THOUSANDS of Scots are dicing with death as they try to boost their brain power with illegally bought “smart pills”.
A rising number of people are buying drugs designed to treat conditions like ADHD and narcolepsy to help them stay alert and focused.
But experts warn that taking the drugs, such as Ritalin, Adderall and Modafinil, for non-medial reasons could have deadly consequences.
Dr Premal Shah, a consultant psychiatrist who specialises in ADHD, said: “These drugs are prescribed to patients with very severe ADHD who have problems holding down jobs and maintaining relationships.
“But in the wrong hands, like any drugs , they can be dangerous – or even fatal.”
The Class B substances have a similar effect on the body as cocaine and are used as an alternative to caffeine in people who want to fight off tiredness or improve their concentration levels.
Government think tank Foresight predicts the use of the drugs could become as “common as coffee” in the UK within two decades.
Dr Shah added “We’ve heard of an increasing number of people using them for recreational purposes, either snorting or injecting them to get a buzz, or as cognitive enhancers to improve concentration.
“But these are powerful drugs. They can be addictive and have a significant effect on the mood and, more importantly, the heart.”
Barbara Sahakian, a professor of clinical neurosurgery at Cambridge University, said: “This is a growing problem in the UK.
“Unfortunately it’s hard to monitor, but research shows that in just 10 years, the number of psychostimulant drugs prescribed in the UK has doubled which is very worrying.”
She added that many people were upfront about taking the drugs.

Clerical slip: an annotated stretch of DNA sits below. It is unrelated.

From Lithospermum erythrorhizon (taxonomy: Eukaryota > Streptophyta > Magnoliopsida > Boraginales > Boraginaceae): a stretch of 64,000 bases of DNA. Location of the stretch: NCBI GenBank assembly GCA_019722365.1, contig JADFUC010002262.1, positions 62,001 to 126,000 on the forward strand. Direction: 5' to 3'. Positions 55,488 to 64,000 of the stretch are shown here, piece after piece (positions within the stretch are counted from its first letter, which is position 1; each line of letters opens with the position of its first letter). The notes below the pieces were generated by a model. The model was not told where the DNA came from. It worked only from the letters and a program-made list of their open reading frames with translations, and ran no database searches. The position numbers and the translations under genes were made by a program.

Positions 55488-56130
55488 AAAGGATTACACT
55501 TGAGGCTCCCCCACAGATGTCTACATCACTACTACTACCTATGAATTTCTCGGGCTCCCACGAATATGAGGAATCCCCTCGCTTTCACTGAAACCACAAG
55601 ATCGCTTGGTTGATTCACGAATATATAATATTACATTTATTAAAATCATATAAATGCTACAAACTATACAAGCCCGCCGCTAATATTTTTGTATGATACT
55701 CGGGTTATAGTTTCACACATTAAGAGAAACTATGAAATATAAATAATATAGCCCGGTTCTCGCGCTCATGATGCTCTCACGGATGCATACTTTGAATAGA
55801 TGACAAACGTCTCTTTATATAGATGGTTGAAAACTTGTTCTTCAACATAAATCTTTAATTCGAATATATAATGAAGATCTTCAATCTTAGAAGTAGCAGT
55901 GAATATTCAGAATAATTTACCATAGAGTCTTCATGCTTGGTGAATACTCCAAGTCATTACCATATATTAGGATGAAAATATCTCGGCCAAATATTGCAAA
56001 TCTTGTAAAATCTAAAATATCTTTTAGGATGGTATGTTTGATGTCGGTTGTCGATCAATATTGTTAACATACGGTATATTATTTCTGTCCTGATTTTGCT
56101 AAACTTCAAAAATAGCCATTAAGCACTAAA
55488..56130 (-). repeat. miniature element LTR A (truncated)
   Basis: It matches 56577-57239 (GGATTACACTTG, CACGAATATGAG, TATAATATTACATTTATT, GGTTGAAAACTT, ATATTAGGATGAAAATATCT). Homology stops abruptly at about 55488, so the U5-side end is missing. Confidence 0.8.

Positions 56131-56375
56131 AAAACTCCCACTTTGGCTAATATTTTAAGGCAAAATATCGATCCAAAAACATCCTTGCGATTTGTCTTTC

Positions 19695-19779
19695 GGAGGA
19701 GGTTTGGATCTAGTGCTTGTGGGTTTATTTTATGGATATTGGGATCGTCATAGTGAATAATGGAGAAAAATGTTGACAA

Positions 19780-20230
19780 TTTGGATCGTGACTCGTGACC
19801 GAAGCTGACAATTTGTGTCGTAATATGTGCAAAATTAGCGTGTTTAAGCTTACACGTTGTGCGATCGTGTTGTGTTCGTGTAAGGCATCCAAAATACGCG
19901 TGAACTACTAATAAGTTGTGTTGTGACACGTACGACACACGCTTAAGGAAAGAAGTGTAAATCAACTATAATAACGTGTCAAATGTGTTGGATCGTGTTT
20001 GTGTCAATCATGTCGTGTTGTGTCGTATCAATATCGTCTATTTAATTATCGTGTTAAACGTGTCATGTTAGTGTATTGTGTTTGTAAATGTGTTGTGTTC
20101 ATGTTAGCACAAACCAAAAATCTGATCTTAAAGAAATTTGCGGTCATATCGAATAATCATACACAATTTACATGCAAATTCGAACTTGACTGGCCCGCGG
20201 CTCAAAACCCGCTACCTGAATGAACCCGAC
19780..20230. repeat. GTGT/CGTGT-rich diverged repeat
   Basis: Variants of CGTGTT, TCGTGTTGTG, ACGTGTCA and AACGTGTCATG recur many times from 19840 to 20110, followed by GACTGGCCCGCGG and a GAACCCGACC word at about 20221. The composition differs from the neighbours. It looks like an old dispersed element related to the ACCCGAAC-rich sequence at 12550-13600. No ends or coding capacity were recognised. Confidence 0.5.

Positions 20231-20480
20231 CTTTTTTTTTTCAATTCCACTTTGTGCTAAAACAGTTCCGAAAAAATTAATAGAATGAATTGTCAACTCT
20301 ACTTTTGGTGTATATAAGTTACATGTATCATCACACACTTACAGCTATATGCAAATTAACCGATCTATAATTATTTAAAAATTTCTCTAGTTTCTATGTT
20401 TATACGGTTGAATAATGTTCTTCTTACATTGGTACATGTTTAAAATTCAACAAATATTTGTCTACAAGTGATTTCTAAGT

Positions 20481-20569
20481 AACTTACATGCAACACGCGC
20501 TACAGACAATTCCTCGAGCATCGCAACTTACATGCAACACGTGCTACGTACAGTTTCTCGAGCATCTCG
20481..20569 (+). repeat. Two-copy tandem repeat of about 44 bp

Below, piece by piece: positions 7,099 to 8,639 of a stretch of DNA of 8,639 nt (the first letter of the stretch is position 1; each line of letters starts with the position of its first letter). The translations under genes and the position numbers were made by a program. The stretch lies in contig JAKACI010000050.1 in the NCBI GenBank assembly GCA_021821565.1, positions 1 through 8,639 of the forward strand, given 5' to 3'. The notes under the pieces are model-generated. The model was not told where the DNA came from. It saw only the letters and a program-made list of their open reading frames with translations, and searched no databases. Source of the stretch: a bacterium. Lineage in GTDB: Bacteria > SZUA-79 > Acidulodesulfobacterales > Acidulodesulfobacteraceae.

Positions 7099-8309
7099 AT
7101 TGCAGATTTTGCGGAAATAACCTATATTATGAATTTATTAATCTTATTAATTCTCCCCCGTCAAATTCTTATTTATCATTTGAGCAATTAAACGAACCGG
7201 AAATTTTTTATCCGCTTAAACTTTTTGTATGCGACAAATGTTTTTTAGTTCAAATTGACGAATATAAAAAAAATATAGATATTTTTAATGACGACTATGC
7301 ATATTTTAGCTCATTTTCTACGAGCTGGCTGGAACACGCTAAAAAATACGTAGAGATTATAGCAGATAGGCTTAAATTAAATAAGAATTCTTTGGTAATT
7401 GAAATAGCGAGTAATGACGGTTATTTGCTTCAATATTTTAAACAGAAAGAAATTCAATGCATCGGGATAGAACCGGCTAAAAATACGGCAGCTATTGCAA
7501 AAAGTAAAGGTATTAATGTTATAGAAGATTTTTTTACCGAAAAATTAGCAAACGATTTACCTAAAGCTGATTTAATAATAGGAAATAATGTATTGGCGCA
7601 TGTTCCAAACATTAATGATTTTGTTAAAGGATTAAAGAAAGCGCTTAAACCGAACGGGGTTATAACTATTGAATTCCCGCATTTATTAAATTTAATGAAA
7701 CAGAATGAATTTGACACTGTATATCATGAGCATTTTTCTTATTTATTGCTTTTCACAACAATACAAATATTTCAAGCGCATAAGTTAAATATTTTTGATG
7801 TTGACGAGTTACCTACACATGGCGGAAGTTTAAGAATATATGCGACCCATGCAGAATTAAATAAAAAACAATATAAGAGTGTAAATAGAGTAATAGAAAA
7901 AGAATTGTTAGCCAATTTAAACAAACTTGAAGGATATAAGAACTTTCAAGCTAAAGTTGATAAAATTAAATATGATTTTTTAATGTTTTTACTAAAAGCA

She said: “I’m amazed at the amount of people I’ve come across who are quite open about taking these drugs to boost their memory, concentration or even to avoid getting jetlag. People from all walks of life, from students to musicians and even academics.
“We are very quickly accelerating to a 24/7 society and I’m concerned about the increasing number of ordinary people using prescription drugs as a quick fix.
“We’re certainly seeing an increasing lifestyle use in these drugs , particularly in people who travel a lot and those studying or working in competitive fields.
“But the main concern is where people are getting them from. Either patients with a prescription are selling them or people are ordering them over the internet.
“In the latter case, the drugs people are receiving could be anything, or even include toxic elements.
“It’s a dangerous game.”
A spokeswoman for the Medicines and Healthcare products Regulatory Agency (MHRA) added: “Only healthcare professionals can take into account the risks and benefits associated with every medicine.
“Anyone who self medicates or buys their medicines from the internet could be in danger of receiving counterfeit or substandard medicines. At best this is a waste of money, at worst it can kill.”